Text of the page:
Spinal Injuries

Spinal Injuries

Spinal injuries are common in many accidents, especially car, motorcycle, bicycle, pedestrian, and construction accidents. Spinal injuries include injuries to the spinal cord, discs, joints, and vertebrae. The spinal cord is a column of nerves that runs up and down within the vertebrae. The spinal discs and joints connect each of the vertebrae. Nerve roots branch out from the spinal cord and run through openings in the vertebrae. These openings are called foramina. Oftentimes, trauma to the spinal column will result in “foraminal narrowing,” which causes compression on the nerve roots. In more severe cases, narrowing can occur within the spinal column leading to spinal cord compression.

The spinal cord is divided into through sections, the neck (cervical), middle back (thoracic), and lower back (lumbar). When nerves in the neck are pinched, you can experience numbness, tingling, or pain in the neck, trapezoid, shoulders, arms, or hands. When nerves in the mid-back are pinched, you can experience these symptoms in the upper back, chest, or belly. When nerves in your lower back are pinched, you will experience these symptoms in your back, thighs, calves, and feet.

Injuries to intervertebral discs are one of the most common kinds of spinal injuries. The discs are cushions that sit between each vertebra. Inside the discs is a jelly-like substance. If the disc is torn during trauma, the cushion can tear and the jelly can leak. The leaking jelly can leak outside of the disc and irritate the nerve, or partially leak and harden within the disc. The hardened jelly can then push on the nerve roots, causing pain, numbness, tingling, and other nerve symptoms. Disc injuries are typically classified as herniations, protrusions, annular tears/fissures, and bulges.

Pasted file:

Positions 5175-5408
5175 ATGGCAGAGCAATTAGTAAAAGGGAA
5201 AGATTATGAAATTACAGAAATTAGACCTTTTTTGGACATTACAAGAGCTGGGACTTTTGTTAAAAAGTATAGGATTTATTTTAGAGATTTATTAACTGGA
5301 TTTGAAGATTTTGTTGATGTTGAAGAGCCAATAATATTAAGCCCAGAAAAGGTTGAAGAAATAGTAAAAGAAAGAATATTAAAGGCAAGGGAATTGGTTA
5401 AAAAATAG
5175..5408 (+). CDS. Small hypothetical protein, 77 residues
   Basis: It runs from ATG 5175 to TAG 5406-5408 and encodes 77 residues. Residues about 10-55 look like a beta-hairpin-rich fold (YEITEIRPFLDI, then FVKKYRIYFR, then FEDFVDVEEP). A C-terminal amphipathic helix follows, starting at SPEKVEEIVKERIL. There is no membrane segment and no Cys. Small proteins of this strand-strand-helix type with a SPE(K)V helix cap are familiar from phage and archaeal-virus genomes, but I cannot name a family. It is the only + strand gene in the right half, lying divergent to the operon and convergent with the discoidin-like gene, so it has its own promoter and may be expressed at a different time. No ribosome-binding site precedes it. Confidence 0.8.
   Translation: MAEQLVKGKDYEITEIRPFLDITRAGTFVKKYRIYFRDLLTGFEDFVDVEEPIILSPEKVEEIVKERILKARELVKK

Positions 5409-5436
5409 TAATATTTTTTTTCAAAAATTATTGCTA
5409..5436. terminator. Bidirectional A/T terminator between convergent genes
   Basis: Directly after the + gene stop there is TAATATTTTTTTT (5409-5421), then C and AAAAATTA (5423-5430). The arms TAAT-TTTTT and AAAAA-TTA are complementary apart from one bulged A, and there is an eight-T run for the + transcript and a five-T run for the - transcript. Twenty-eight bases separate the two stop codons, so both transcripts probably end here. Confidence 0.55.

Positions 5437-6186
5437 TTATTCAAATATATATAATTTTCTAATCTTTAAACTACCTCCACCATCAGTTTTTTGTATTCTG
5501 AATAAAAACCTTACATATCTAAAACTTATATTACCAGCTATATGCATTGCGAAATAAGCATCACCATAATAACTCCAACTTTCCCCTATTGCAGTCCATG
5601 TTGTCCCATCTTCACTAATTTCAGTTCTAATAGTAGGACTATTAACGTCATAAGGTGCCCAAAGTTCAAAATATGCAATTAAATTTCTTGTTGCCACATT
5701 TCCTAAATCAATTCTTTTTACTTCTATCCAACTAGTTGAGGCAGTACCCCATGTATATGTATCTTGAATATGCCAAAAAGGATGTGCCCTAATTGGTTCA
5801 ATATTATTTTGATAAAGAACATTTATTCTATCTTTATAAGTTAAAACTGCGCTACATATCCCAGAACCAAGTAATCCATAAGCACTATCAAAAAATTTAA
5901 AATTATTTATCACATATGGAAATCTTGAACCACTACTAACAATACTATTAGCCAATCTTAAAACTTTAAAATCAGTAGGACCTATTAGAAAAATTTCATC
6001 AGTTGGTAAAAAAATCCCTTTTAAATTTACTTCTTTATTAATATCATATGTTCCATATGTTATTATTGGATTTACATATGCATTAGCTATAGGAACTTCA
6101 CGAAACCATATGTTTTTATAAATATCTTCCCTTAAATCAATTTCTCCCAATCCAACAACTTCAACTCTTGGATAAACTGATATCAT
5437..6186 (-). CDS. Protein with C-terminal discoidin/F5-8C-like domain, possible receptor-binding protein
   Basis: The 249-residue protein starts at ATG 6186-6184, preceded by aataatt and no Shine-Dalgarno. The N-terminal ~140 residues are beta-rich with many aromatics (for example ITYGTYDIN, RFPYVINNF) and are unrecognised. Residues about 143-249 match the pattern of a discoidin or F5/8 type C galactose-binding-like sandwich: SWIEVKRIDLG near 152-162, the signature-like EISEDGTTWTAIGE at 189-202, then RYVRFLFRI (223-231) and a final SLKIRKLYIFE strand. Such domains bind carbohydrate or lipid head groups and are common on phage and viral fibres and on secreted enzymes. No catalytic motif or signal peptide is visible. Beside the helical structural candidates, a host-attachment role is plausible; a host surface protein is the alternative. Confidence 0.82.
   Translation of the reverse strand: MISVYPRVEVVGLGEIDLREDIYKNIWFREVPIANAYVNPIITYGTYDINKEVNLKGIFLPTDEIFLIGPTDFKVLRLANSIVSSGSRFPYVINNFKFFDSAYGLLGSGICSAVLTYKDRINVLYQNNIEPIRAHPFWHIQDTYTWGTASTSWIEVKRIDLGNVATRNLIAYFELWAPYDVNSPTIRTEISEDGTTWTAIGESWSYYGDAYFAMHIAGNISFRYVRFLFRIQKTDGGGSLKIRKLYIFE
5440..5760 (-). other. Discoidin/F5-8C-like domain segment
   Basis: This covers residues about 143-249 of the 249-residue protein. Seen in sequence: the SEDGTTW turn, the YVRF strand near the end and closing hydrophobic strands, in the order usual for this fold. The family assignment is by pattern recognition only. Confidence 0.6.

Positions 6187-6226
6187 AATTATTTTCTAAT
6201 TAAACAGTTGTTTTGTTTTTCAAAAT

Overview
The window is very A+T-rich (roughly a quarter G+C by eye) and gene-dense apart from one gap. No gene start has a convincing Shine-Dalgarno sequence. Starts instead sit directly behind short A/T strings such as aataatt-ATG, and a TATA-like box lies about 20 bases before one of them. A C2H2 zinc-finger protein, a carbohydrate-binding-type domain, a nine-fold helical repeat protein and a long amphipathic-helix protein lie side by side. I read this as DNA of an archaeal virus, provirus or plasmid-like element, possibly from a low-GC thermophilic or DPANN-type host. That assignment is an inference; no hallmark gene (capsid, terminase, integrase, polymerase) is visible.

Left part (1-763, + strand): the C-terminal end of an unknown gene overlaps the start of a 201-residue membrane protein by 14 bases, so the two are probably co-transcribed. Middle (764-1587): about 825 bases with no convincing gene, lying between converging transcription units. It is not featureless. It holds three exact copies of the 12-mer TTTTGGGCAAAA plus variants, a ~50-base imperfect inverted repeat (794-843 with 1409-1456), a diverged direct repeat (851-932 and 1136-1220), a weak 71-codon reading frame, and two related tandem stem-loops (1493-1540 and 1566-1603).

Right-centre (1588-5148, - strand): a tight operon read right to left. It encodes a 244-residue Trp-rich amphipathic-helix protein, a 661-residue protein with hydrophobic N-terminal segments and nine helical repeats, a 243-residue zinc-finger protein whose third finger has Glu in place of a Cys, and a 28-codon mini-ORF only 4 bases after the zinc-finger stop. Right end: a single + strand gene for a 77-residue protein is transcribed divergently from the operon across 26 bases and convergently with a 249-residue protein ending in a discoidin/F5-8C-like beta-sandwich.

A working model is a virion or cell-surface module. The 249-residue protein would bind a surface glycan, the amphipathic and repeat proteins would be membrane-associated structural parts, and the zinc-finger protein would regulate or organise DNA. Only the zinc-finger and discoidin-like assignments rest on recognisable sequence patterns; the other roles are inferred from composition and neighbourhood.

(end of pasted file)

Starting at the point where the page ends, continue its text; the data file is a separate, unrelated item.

Spinal injuries are diagnosed with imaging, including x-rays, CT scans, MRIs, and sometimes arthroscopy and ultrasound. Injections are also a tool to diagnose parts of the spine that are generating pain and symptoms. If the injection relieves the symptoms, then the doctor has a good idea about where to focus his or her treatment. X-rays and CT scans are more useful to diagnose injuries to bones. MRIs, arthroscopy, and ultrasound are used to diagnose injuries to soft tissue, including muscle, ligaments, cartilage, fat, and vessels.

There is a wide spectrum of treatment to alleviate symptoms that come from spinal injury. More conservative treatment includes anti-inflammatory medication, chiropractic adjustments and manipulation, physical therapy, heating pads, trigger-point injections, nerve block injections, steroid injections, and rhizotomies (burning nerve roots using laser probes). Conservative treatment is always attempted before moving to surgery unless imaging reveals something very serious, such as a severely compressed spinal cord that may get severed in a traumatic event.

If the symptoms became severe and constant, surgical intervention may be necessary. The two most common types of spinal surgery are discectomies and fusions. In discectomy or micro discectomy surgery, a doctor removes part of the disc that is irritating the nerve root. Recovery is quick following this surgery. Most patients leave the hospital the same day of surgery. Older patients may need to spend 1-2 nights in the hospital to recover. Patients can resume their normal activities within just a few weeks.

Fusion surgery is where two vertebrae are fused together to form one large vertebra. The cushiony disc is essentially replaced with bone. This leads to stiffness in the spinal column and loss of motion within the fused area. Fusions can be within one level or multiple levels of the spinal cord. Fusions in the lower back and neck often lead to wear and tear of the disc above and below the fused levels and can lead to additional fusion surgery. This is referred to as adjacent segment disease. Adjacent segment disease is common in the lower back and neck but is less common in the mid-back or thoracic.

If you have suffered a spinal injury due to negligence, please contact our law firm to discuss compensation.

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